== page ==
‘The church should know its place': The passions and the interests of urban struggle in post-atheist Russia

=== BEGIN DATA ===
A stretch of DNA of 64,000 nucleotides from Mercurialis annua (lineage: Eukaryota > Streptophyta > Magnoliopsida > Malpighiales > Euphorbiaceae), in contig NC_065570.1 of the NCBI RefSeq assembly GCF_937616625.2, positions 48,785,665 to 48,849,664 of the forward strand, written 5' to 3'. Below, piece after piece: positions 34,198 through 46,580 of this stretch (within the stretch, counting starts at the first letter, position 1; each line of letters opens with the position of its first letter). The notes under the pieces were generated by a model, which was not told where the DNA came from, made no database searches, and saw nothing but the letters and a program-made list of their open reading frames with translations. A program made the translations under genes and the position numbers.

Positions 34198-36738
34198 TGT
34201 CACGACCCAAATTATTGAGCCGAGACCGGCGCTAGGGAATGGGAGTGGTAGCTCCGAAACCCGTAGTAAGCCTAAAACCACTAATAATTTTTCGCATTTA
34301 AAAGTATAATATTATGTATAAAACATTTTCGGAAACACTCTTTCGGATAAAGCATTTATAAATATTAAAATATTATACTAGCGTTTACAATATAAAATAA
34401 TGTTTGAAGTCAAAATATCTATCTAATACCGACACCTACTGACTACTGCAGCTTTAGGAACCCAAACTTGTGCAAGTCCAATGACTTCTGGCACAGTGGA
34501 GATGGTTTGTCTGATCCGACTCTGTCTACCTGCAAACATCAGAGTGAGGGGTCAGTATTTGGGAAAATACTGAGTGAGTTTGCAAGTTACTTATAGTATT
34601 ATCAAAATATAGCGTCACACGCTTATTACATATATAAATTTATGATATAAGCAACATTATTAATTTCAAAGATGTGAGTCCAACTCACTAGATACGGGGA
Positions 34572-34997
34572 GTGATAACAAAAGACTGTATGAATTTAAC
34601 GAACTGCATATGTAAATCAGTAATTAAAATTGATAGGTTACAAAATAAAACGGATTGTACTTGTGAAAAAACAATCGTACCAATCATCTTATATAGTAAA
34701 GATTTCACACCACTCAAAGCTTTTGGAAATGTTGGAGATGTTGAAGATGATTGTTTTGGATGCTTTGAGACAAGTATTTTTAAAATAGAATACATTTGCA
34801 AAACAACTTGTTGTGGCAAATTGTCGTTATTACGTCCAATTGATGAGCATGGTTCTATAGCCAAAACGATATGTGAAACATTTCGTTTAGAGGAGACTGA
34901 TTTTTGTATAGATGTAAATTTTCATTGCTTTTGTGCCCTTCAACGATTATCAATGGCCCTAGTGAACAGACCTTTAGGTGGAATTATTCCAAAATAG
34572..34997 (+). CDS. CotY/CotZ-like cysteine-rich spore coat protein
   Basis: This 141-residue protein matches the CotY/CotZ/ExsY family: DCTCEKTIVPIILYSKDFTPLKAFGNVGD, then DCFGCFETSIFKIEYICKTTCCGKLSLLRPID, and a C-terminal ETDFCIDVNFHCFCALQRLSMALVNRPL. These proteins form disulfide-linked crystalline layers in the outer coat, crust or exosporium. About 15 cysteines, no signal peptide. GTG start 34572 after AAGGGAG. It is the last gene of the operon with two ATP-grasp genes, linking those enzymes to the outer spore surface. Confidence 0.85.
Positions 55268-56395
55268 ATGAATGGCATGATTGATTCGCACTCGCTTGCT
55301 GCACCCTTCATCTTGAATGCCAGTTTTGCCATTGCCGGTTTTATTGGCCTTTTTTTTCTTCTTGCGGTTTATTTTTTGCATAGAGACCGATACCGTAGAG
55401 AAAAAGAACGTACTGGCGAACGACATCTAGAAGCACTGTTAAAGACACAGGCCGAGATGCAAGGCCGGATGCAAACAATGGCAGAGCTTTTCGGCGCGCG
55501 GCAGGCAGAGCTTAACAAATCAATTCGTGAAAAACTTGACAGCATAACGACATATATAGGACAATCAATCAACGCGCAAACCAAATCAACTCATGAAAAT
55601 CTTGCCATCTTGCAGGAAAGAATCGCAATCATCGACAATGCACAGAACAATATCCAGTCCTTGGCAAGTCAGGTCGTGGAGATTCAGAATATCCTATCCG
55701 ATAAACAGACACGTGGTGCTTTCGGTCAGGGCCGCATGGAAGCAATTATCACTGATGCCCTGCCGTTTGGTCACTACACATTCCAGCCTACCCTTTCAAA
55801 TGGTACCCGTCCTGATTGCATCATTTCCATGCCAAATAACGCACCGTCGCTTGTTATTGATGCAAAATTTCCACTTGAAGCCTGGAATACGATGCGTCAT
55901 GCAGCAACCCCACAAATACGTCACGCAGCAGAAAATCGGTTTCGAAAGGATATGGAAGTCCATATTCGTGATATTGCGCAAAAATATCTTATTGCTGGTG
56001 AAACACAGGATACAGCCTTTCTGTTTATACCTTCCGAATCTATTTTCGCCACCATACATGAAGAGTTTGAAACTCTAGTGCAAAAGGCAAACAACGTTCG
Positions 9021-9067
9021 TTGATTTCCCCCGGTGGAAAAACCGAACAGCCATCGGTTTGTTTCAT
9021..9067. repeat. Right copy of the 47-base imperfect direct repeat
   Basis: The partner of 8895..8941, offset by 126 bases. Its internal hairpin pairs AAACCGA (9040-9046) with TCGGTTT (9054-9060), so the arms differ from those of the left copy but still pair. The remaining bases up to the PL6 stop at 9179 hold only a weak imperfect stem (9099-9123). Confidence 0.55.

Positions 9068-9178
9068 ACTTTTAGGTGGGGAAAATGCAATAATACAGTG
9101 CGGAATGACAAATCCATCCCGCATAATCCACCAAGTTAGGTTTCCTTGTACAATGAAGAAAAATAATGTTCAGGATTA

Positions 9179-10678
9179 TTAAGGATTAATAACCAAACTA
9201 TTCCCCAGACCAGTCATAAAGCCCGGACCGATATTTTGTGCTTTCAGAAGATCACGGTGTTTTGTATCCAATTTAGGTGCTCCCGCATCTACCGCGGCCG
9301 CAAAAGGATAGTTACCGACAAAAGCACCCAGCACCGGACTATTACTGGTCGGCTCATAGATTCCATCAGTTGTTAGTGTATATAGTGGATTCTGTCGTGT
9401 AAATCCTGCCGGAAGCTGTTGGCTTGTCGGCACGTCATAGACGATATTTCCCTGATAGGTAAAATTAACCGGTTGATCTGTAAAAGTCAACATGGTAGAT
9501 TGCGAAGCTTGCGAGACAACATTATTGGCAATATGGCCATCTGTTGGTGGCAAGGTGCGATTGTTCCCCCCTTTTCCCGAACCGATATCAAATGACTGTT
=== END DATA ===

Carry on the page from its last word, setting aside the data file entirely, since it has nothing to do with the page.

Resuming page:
Urban space is a familiar place of religious-secular struggles in postsocialist world today, foremost due to the deprivatization of religion followed by attempts of religious organizations and new non-secular publics to find an acceptable public space in the post-secular world. At the same time, secular publics tend to be highly sensitive to interventions of religious ‘Others’ into the public sphere. In some cases, these struggles between secular and non-secular publics resemble ‘right to the city’ movements, when secularist activists claim the city as a space where presence of religion should be limited, separated and controlled by secular onlookers. The essay introduces the notion of ‘passionate secularism’ in order to stress the centrality of the passions, understood as sincere movements of the heart, in the rhetoric of the secularists which help them to articulate their high cultural status and moral superiority. It analyses a controversial 2016 proposal by authorities in St. Petersburg, Russia to transfer ownership of St. Isaac’s Cathedral, a powerful symbol of local identity and a sort of an urban sacred place, from state to church and the protests unfolded in Winter and Spring 2017. They essay focuses on the ways how participants in the urban struggle historicized the lines and borders which were seen to divide inhabitants of the city as political or cultural descendants of the creators of the Soviet state, and discusses various historical loops they experience – as traps, burden or heritage.